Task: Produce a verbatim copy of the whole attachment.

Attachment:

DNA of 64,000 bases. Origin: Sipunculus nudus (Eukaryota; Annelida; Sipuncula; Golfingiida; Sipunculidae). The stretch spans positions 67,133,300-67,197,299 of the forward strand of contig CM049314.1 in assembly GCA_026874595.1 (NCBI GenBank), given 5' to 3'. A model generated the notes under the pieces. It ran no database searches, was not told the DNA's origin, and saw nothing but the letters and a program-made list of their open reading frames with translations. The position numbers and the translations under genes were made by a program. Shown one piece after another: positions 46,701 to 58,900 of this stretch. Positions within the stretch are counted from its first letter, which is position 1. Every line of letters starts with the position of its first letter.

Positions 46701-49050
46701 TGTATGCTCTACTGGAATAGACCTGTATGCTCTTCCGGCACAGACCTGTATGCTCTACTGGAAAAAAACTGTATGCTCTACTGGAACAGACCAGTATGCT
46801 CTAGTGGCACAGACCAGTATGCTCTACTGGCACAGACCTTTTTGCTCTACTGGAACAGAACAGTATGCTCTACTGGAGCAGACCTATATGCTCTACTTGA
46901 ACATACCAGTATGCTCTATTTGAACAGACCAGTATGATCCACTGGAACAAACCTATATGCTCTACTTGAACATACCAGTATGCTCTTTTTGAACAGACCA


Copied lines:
DNA of 64,000 bases. Origin: Sipunculus nudus (Eukaryota; Annelida; Sipuncula; Golfingiida; Sipunculidae). The stretch spans positions 67,133,300-67,197,299 of the forward strand of contig CM049314.1 in assembly GCA_026874595.1 (NCBI GenBank), given 5' to 3'. A model generated the notes under the pieces. It ran no database searches, was not told the DNA's origin, and saw nothing but the letters and a program-made list of their open reading frames with translations. The position numbers and the translations under genes were made by a program. Shown one piece after another: positions 46,701 to 58,900 of this stretch. Positions within the stretch are counted from its first letter, which is position 1. Every line of letters starts with the position of its first letter.

Positions 46701-49050
46701 TGTATGCTCTACTGGAATAGACCTGTATGCTCTTCCGGCACAGACCTGTATGCTCTACTGGAAAAAAACTGTATGCTCTACTGGAACAGACCAGTATGCT
46801 CTAGTGGCACAGACCAGTATGCTCTACTGGCACAGACCTTTTTGCTCTACTGGAACAGAACAGTATGCTCTACTGGAGCAGACCTATATGCTCTACTTGA
46901 ACATACCAGTATGCTCTATTTGAACAGACCAGTATGATCCACTGGAACAAACCTATATGCTCTACTTGAACATACCAGTATGCTCTTTTTGAACAGACCA